Mining" is the engine that keeps the Bitcoin network working, but it has swelled into a resource-hungry, capital-intensive, centralized syndicate. Is the Internet's native currency worth all the effort?
Late in 2014, we saw iron ore and coal prices fall. Now we are seeing oil prices tumble, dipping to less than US$50 a barrel, half the price of a year ago. In all cases, these price collapses reflect the
The pitch is that the Internet of Things will make our world a greener place. Environmental sensors can detect pollution, the voices say. Smart thermostats can help us save money on our electric bills. A new breed of agriculture tech can save water by giving crops exactly the amount they need and no more. But this vast network of new online devices could also end up harming the environment.
Environmental group Greenpeace has slammed Amazon for its environmental practices in its latest report on the green credentials of the technology industry. Greenpeace is concerned that Amazon Web services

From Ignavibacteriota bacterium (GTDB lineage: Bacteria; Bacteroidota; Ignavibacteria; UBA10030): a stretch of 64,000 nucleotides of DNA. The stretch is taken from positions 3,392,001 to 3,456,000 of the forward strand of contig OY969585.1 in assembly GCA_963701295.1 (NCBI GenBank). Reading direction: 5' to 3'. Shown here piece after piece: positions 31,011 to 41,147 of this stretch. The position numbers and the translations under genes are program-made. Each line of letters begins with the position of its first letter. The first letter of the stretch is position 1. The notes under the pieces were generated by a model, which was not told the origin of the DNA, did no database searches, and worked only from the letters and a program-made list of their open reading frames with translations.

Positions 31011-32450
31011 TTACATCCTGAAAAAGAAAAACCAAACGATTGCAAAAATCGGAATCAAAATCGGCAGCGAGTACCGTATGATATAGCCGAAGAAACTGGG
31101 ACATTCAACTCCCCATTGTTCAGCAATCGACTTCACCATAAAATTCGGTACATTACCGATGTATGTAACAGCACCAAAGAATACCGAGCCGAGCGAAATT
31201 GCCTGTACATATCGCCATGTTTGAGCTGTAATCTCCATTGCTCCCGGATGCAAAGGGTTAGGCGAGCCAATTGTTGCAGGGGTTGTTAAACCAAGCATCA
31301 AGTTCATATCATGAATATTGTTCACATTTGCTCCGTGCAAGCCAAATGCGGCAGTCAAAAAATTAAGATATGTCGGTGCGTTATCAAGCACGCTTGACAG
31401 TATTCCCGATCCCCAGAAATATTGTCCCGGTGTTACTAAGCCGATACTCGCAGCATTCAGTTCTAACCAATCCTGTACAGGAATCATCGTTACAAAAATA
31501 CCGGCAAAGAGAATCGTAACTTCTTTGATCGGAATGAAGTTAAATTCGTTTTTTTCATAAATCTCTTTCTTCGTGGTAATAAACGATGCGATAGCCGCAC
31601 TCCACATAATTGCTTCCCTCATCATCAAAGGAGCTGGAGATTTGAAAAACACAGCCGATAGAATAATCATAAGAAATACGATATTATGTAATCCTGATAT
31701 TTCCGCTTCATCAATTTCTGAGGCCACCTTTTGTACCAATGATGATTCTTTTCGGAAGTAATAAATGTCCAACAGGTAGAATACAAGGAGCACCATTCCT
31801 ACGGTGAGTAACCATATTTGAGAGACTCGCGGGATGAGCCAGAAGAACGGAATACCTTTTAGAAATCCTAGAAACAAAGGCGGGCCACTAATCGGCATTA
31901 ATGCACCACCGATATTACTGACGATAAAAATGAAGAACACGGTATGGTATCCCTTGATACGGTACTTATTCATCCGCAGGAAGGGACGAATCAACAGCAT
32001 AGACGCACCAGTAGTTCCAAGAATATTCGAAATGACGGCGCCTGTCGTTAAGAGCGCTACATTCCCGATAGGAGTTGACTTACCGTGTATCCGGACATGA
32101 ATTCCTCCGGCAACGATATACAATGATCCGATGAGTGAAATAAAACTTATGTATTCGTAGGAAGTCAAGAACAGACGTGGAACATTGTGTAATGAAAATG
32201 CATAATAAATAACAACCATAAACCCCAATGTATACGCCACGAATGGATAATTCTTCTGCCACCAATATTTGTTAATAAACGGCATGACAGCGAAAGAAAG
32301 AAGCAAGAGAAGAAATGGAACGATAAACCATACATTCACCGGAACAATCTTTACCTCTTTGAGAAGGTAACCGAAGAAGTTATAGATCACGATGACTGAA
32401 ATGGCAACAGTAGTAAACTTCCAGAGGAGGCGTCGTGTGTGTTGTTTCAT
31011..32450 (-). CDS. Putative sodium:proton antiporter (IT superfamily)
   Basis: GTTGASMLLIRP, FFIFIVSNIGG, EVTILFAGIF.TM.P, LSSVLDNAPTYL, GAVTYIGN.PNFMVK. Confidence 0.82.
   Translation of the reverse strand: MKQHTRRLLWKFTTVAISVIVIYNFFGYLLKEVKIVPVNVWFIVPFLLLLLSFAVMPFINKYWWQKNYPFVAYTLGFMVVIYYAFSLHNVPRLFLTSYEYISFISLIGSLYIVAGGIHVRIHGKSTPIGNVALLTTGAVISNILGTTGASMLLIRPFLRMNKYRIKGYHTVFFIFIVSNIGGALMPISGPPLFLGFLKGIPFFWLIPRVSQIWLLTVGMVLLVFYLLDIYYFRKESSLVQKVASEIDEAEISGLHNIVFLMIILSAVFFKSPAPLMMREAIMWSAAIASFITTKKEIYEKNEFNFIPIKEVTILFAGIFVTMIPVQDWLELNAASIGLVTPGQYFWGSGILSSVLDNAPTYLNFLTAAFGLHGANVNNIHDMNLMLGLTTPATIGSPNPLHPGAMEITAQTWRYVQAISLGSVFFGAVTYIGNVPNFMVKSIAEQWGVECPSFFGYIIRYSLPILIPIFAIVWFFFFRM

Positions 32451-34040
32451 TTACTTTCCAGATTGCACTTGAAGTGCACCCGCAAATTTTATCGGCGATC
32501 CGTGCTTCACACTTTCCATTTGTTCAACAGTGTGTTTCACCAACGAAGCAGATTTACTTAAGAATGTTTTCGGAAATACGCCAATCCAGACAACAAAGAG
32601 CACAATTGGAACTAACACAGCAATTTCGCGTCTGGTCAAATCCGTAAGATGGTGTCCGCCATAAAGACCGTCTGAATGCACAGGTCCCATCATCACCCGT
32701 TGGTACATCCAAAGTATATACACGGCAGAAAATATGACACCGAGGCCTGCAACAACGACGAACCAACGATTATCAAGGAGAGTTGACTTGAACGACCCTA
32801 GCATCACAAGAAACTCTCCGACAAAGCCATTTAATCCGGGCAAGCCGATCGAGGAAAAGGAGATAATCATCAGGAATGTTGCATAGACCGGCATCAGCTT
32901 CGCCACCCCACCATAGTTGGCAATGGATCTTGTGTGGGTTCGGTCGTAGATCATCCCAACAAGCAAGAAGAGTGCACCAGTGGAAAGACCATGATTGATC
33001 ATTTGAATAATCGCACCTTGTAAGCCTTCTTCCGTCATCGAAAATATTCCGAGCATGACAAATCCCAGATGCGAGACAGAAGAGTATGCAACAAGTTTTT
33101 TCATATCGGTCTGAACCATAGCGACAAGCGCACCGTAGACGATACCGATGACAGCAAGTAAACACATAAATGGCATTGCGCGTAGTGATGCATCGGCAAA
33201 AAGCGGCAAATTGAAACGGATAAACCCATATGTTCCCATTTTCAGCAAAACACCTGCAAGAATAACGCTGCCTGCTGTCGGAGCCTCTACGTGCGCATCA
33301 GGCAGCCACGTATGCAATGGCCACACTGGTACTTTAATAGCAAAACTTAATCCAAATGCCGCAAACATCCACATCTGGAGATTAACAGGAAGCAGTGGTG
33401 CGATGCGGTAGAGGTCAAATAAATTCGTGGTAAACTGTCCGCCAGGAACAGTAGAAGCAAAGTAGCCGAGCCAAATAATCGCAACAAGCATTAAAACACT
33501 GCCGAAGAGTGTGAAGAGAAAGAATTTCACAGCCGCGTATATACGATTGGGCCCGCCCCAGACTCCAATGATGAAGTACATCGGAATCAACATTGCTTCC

The mammoth data centers that power the internet are greener than they used to be, but two major players -- Amazon and Twitter -- could do a lot better, according to the environmental watchdog Greenpeace.
For 14 years, the coal industry has been pushing the myth the Internet is an energy hog. For 14 years, I (and other scientists) have been debunking that myth. Last week, I promised a detailed debunking of the iPhone=Refrigerator calculation from Dr. Jon Koomey, the world's foremost authority on the electricity consumption of the Internet. Here it is - JR.
Mark P. Mills has reappeared, and remarkably is repeating some of the same wild claims that we debunked last time (circa 1999-2003). As a public service, I've listed the most important documents...
Wireless infrastructure, not data centers, may prove to be the larger energy consumer.